PEOPLE enjoying the countryside this summer are being warned about the dangers of starting wildfires as large swathes of the North-East’s landscape are turning into potential tinder in the hot weather.
Fire chiefs and conservationists claim a fire in the North Pennines would be disastrous due to the amount of dry vegetation on the moors and heathland.
Simon Wilson, project development officer for the North Pennines Area of Outstanding Natural Beauty (AONB) Partnership said even a discarded cigarette butt could lead to a major catastrophe.
He said: “It is vital people are aware of the risk of fire and how something small can escalate into a situation we all dread.
“The advice is simple, please do not use disposable barbecues, paper lanterns or any naked flames out in the moors.
“Also be sensible and alert when disposing of cigarette butts.”
Much of the AONB’s moorland is designated as a Site of Special Scientific Interest (SSSI) and Mr Wilson said a blaze would destroy wildlife, large carbon stores and vegetation as well as posing a risk to human life.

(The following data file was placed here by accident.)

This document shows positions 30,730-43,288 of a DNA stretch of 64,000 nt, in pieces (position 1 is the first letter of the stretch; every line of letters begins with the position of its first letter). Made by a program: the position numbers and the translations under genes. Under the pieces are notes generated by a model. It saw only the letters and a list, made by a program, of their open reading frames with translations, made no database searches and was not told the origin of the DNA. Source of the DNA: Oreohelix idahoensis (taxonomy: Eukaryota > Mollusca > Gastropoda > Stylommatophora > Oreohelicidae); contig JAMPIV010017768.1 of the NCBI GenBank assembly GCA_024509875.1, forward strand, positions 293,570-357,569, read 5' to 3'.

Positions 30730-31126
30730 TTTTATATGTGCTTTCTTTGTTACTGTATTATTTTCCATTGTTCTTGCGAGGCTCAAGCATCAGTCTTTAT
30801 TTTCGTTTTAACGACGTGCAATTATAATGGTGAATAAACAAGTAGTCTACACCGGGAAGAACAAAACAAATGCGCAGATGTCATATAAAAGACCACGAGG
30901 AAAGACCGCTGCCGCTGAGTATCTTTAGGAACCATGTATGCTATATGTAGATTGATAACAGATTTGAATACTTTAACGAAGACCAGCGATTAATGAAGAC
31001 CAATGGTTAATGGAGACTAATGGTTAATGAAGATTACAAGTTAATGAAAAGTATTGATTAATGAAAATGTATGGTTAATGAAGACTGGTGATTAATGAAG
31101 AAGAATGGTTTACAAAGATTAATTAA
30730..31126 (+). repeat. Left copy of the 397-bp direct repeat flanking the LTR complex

Mr Wilson said any fires should be immediately called in on 999.
He said: “This is not the time of year when groundskeepers carry out controlled heather burns.
“If you see smoke or a fire you know it is an emergency.”
County Durham, and Darlington Fire and Rescue Service has also issued warnings to people heading into the hills or to the heaths of the County Durham coast this summer.
Andy Whitehead, district manager, said: “Following a wet start to the year, the recent spell of warm sun and wind has created very dry conditions and a risk of wildfire on moors and heathland.
“Wildfires can be a huge drain on fire and rescue resources; this is due to the large areas they can cover and the time required to bring such fires under control.
“In recent years, we have seen, in other parts of the world, that these types of fires can have devastating effects.
“A very active wildfire season would stretch resources to the limit so we would ask the public to be extra careful and vigilant when out in rural areas of the county.”
The fire service has issued the following guidance:
Do not light fires, including barbeques, unless in controlled areas, and always properly extinguish cigarettes.
Do not discard items that may cause fire, such as bottles, and do not use Chinese or sky lanterns.
Any fire in the countryside should be reported on 999.